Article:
Libya’s political forces have one last chance to lay the groundwork for holding elections in the war-torn country, the commander of the Libyan National Army (LNA), Field Marshal Khalifa Haftar stated on Saturday. His comments came a year after the country’s election authorities had to postpone the vote due to disputes between rival factions over how to conduct it.
In a speech in the city of Benghazi marking Libya’s Independence Day, Haftar, whose forces effectively control the eastern part of the country, said that the “General Command [of LNA] announces a final opportunity for the conflicting sides to draw up a viable roadmap and hold general elections.”
The Field Marshal noted that “the Libyans are the only ones capable of solving their problem and reaching a single unified Libyan state,” local media reported. Haftar also stressed the need for “equitable distribution of oil revenues” among the nation’s citizens.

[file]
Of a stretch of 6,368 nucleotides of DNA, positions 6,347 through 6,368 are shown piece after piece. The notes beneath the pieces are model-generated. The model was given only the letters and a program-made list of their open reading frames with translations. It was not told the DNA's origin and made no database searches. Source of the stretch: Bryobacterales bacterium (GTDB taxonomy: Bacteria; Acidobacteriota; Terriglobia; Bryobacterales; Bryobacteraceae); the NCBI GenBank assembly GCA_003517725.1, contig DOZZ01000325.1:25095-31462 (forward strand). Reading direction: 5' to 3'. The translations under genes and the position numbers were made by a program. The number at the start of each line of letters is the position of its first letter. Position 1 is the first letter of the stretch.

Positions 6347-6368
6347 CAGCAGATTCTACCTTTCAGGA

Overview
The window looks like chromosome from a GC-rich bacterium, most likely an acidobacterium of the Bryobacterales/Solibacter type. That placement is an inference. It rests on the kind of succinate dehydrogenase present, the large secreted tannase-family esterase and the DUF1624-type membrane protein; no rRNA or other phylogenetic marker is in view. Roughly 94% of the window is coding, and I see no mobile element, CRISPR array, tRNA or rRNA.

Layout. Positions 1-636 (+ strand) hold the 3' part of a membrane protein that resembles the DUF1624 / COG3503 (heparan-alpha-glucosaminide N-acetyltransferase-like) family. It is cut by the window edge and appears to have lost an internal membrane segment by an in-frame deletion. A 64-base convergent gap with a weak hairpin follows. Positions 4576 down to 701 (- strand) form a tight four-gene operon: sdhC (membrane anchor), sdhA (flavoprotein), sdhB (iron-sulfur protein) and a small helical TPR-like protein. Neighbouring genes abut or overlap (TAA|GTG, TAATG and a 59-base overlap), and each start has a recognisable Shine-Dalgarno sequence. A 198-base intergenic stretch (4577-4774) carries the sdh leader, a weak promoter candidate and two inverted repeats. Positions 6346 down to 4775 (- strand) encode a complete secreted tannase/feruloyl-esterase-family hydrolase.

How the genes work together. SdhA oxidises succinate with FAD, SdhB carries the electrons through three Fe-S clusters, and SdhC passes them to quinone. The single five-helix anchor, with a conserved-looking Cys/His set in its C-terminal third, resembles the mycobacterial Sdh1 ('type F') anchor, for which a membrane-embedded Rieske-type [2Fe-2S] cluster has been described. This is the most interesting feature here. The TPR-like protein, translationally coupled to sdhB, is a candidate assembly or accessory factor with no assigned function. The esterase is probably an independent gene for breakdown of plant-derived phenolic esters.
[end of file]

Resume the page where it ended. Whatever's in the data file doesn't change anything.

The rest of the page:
His remarks came after Abdoulaye Bathily, Special Representative of the UN Secretary-General for Libya, called on all the country’s leaders to make efforts to resolve the crisis and to avoid “escalatory action that would threaten Libya’s already fragile stability and unity.”
Libya has been in the throes of crisis since 2011, when a NATO-backed coup ousted the nation’s long-time leader Muammar Gaddafi, who was later murdered. After several years of violent clashes, rival eastern and western forces managed to establish a ceasefire, and created an interim Government of National Unity while agreeing to hold elections on December 24, 2021.
However, the vote was postponed several times as the two sides remained at loggerheads over the exact rules, including those for verifying the results, arbitration of disputes, enforcement of the outcome, and eligibility of the main candidates, which included a number of controversial figures.
Among them was Saif al-Islam Gaddafi, the son of the late Libyan leader. He was accused of war crimes allegedly committed during the fighting in 2011, for which he was tried and sentenced in absentia by a court in Tripoli.